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“The only thing necessary for these diseases to the triumph is for good people and governments to do nothing.”


Domestic Workers And Aids Discrimination

This report does not necessarily reflect the views of the United Nations

Florence Tshabalala [not her real name] had been barely working for a month when her employer took her to the clinic for what was supposed to be a routine check-up. After being tested for HIV without her knowledge, she was told that her services as a domestic worker were no longer needed.

"She gave me my money for the month and some transport money and told me to go home, she didn't even tell me why," Florence told IRIN.

It was only after a visit to her local clinic in the Northern Cape province, that she found out why she was dismissed.

"I tested HIV-positive and then I went back to the clinic my boss took me to and the white sister asked me why I was here because she had told my boss I had AIDS," she said.


South African law protects the rights of employees living with HIV/AIDS on paper, but for domestic workers, such as Florence, the reality is very different.

"The law is very clear that employers are not allowed to conduct testing without consent and they are certainly not allowed to discriminate against those who are HIV-positive. But for the most part, employers of domestic workers seem to feel that this does not apply to them," Chloe Hardy of the AIDS Law Project told IRIN.


Domestic workers are particularly vulnerable. The nature of the industry has made it difficult for workers to enjoy the full benefits of the law, and the regulation of this sector is something the government has recently begun to consider.

But according to activists and social workers, the government still has a long way to go in protecting HIV-positive domestic workers.

The AIDS Law Project has noted a disturbing rise in the unfair dismissal of HIV-positive domestic workers. According to Hardy, the major problem is "constructive dismissal", where employees are harassed to such an extent that they are forced to resign. They are ordered not to touch food, or to eat from different utensils and even not to touch the children.

"We had one case where the employer would tell the kids 'don't go near the helper because she is going to die soon'," Hardy added.

According to Eunice Dhladhla, general secretary of the South African Domestic and Allied Worker's Union, HIV testing without the employee's knowledge is becoming increasingly prevalent.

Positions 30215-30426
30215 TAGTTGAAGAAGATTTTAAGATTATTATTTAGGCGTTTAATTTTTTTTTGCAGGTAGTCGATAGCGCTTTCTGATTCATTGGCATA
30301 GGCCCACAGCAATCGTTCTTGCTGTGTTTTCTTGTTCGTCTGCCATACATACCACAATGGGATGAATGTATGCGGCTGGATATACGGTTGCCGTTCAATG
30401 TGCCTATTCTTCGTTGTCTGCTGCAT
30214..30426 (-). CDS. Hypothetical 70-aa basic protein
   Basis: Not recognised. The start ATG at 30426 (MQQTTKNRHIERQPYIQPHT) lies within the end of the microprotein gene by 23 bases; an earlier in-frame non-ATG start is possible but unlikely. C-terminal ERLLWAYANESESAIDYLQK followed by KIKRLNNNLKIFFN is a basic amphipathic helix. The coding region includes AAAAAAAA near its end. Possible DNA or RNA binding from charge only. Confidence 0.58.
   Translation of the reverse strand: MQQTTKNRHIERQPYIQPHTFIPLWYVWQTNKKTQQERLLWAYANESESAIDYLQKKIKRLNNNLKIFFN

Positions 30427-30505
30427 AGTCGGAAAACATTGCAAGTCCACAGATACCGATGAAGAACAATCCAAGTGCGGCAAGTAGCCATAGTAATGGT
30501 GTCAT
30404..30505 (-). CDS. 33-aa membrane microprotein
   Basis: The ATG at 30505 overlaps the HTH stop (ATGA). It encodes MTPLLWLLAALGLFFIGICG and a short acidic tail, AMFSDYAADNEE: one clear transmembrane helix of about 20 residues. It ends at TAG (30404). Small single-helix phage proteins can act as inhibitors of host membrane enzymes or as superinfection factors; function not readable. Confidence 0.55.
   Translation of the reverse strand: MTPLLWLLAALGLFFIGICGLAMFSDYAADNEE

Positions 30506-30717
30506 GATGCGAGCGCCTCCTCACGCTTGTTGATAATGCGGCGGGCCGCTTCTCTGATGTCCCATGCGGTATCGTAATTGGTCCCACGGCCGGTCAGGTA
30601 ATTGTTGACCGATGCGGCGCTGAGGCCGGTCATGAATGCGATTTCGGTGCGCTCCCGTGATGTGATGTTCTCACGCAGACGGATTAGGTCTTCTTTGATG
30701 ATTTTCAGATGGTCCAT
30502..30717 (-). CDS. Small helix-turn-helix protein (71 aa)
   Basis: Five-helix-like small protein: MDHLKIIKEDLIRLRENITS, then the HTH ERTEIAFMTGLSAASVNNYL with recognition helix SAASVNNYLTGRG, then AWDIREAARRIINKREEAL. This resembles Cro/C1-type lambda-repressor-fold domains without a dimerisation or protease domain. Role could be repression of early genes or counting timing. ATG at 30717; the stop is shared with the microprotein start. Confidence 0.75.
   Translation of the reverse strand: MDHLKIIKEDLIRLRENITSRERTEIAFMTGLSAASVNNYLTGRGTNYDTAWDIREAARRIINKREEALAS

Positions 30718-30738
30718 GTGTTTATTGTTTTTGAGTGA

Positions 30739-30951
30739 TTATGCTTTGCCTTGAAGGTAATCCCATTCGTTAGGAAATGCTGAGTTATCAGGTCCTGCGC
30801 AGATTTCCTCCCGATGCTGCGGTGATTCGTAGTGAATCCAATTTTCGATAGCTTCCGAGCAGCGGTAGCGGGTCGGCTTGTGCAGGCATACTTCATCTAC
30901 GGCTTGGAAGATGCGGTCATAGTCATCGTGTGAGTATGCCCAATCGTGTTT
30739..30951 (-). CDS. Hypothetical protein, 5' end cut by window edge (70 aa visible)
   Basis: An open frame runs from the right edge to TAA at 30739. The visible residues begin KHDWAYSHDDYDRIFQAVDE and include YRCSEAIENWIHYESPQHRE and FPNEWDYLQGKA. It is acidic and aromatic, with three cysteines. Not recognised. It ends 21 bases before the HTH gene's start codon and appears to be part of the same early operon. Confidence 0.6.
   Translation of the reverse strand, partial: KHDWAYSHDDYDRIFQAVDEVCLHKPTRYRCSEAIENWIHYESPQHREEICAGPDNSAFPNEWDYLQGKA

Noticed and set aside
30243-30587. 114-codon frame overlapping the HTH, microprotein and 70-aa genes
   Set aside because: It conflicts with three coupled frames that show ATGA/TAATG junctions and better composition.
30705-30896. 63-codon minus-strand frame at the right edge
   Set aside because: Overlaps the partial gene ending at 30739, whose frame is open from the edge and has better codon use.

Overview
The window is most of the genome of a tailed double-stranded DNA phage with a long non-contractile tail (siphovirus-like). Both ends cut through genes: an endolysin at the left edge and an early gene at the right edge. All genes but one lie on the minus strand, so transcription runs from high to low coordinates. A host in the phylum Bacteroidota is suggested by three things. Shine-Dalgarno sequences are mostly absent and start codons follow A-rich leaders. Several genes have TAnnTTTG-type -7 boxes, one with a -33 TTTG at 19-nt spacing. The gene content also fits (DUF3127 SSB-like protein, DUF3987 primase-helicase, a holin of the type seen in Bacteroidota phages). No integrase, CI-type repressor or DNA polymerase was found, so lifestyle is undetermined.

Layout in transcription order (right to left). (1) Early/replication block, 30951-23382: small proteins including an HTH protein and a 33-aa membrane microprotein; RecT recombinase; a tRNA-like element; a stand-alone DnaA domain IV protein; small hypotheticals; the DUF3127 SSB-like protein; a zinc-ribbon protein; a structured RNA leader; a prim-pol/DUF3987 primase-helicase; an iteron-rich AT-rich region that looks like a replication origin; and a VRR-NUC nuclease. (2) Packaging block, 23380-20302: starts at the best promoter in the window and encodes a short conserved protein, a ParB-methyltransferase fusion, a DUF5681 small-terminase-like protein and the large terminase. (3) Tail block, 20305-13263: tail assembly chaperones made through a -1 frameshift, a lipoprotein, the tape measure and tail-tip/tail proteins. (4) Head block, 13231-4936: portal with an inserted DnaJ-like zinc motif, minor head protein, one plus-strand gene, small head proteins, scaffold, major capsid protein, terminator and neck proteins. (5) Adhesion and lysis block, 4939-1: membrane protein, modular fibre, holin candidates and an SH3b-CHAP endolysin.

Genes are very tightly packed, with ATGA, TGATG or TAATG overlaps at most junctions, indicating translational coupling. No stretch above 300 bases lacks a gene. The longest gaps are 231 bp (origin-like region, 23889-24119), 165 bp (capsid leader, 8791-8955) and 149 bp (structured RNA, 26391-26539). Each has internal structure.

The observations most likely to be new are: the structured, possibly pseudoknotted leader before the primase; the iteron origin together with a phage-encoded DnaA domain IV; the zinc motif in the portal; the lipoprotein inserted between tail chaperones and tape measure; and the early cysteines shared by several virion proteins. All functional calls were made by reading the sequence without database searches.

"As soon as she [the worker] starts to lose a bit of weight or starts to cough and is ill, they [the employer] take her to their own doctor and subject her to a test," she told IRIN.

But most of these doctors will not provide counselling before or after the test and workers remain unaware of how to cope with their status.


Florence only received counselling at her local clinic. "They gave me all the help so now I accept and believe it. I even had the strength to tell my parents, now I must just tell the rest of my family," she said.

Consequently, domestic workers living with HIV/AIDS are reluctant to disclose their status. Mavis Kunene, a counsellor at Johannesburg's Esselen Street clinic calls it as a "catch-22 situation, if they don't disclose they lose their job and if they do and they are positive, they will still be fired."

This is especially true in rural areas, the National Association of People Living with HIV/AIDS (NAPWA) spokesman Thanduxolo Doro, noted.

Hardy agrees: "In smaller towns, farms and rural areas, there are very few support services available to those who are positive."


Despite the country's numerous policy and legal instruments that protect the rights of people living with HIV/AIDS, many still do not know their rights have been violated.

Educating both employees and employers is crucial towards addressing this problem. Employers need to be taught about the medical aspects of HIV/AIDS and the methods of transmission.

"They need to understand that there is no reason why the [HIV] positive employee cannot play or touch the children," Hardy said. "Doctors also need to learn that if an employer brings a worker for a test, this is unethical without the worker's consent. They should not be in collusion with the employer."

But despite the relatively high levels of awareness in the country, many people balk at accommodating those living with HIV/AIDS in their homes, NAPWA's Doro said.

"Employers want to protect themselves and they are still sceptical [about the disease]," he added.

But the recent implementation of legislation protecting domestic workers was a hopeful sign, Kunene noted. "Now people realise that they will be taken to task for this and things will slowly fall into place," she added.

"Its not all negative, people are beginning to wake up and they can see that HIV/AIDS does affect them one way or the other," Kunene said.